Four years worth of memories of my daughter don’t add up to much. I don’t have a treasure trove of stories to tell. The milestones are limited and weren’t cataloged all that well to begin with. After all, I was expecting a lifetime of them. She didn’t have friends, lovers, or children who will remember her in perpetuity. Her brothers were too young to remember most of the time they spent with her.
All those everyday moments I took for granted are eroding away on the treacherous path of distance. Details are being lost to time. My mind tries to fill in the gaps based on pictures or conjecture, but it only serves to make me question the validity of those memories I once felt so sure of. When memories are all you have, distance becomes your enemy…and a new form of grief.
I don’t know what distance has in store for me. Each passing day, week, month and year seem to bring new healing and personal growth – and for that I am truly grateful – but it is always with an undertow of longing. I suppose it is representative of life itself. With love comes pain. With pain comes understanding. With understanding comes growth. With growth comes wisdom, purpose and fulfillment.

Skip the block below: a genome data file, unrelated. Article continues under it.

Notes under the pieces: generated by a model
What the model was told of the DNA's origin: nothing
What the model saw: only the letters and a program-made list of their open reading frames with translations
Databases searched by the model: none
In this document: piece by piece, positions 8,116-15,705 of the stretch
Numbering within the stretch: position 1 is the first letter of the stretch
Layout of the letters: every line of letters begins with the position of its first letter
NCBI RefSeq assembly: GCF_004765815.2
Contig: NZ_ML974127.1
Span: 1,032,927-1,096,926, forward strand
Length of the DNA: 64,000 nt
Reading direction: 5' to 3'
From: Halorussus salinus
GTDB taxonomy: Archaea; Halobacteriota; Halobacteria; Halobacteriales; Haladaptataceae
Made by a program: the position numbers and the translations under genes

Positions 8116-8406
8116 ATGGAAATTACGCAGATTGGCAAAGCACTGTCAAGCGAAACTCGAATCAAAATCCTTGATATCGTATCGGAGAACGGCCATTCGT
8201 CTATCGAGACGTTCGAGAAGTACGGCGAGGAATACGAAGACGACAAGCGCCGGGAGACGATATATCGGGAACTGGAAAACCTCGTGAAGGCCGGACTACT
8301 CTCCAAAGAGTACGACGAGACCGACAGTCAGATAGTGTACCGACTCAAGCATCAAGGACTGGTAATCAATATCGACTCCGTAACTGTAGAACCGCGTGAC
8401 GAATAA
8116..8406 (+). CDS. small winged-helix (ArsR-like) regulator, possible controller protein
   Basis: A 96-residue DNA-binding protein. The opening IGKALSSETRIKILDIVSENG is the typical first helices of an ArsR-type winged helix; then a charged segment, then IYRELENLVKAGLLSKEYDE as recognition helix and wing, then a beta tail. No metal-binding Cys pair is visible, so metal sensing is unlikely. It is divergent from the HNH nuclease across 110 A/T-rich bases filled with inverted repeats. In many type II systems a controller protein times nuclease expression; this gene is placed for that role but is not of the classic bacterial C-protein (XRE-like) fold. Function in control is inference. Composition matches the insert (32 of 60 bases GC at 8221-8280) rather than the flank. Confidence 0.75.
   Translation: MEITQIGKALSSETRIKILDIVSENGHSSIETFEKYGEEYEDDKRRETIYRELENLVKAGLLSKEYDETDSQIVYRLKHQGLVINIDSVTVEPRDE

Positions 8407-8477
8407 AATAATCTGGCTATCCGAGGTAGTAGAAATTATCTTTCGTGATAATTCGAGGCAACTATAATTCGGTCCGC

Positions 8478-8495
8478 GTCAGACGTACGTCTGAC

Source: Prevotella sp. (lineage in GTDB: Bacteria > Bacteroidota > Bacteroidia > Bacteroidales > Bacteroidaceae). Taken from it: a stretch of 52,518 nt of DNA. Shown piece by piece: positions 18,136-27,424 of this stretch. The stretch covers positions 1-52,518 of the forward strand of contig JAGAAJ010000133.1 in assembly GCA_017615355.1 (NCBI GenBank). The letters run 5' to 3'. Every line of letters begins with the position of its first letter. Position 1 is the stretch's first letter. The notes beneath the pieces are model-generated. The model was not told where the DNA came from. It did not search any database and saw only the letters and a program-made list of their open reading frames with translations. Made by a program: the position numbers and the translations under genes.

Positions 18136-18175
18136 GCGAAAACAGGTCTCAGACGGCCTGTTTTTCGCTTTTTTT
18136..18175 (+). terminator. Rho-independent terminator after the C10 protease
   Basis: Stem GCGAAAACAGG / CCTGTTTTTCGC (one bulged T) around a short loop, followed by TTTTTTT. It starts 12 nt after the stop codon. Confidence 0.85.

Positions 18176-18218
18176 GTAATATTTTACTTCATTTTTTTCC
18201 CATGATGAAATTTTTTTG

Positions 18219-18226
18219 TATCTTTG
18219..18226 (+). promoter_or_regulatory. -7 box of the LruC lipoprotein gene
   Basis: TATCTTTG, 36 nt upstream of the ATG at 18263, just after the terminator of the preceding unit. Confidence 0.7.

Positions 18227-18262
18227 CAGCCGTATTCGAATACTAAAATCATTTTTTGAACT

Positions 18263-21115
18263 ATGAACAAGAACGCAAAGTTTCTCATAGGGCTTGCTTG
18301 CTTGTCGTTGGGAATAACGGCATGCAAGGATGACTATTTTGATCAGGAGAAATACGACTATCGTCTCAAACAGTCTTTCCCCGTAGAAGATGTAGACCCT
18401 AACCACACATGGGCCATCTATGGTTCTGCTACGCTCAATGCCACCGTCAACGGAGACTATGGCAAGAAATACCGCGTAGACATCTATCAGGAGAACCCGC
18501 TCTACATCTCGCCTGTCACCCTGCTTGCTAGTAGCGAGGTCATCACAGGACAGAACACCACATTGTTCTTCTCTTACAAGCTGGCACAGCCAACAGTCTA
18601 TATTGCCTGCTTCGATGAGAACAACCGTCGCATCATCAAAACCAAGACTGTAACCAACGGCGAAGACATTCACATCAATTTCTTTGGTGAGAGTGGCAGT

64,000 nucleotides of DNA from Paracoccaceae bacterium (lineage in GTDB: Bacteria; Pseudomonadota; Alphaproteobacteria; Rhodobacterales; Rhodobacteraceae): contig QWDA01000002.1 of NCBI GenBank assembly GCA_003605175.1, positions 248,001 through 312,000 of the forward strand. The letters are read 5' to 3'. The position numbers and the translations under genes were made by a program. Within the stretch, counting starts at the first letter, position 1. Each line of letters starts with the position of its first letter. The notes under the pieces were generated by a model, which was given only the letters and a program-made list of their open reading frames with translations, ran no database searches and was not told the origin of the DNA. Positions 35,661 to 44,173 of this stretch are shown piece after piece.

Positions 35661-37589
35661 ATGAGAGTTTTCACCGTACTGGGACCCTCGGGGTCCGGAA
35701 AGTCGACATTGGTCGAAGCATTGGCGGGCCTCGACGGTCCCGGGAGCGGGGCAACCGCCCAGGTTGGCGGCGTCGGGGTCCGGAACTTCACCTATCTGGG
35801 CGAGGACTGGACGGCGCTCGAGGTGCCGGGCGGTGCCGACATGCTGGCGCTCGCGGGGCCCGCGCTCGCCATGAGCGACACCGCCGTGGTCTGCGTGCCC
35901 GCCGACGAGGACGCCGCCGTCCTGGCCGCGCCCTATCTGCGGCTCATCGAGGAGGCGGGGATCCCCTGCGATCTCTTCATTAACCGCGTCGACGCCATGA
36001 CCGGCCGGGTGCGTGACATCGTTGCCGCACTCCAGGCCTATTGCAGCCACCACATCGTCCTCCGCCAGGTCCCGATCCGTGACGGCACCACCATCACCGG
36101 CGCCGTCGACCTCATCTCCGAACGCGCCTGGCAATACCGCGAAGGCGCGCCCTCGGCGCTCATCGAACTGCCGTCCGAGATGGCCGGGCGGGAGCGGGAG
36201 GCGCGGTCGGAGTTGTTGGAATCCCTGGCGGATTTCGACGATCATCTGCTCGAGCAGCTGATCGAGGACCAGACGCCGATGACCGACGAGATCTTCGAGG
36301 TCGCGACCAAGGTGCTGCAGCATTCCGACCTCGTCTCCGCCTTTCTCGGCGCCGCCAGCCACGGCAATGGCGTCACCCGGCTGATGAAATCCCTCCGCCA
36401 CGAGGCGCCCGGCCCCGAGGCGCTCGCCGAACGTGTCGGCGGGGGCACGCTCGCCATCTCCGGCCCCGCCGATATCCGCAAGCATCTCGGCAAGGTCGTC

I suppose if I am forced to live the rest of my life without watching my daughter grow, I will continue to try to grow and thrive in her honor. From that perspective, I can’t wait to see what the future will bring.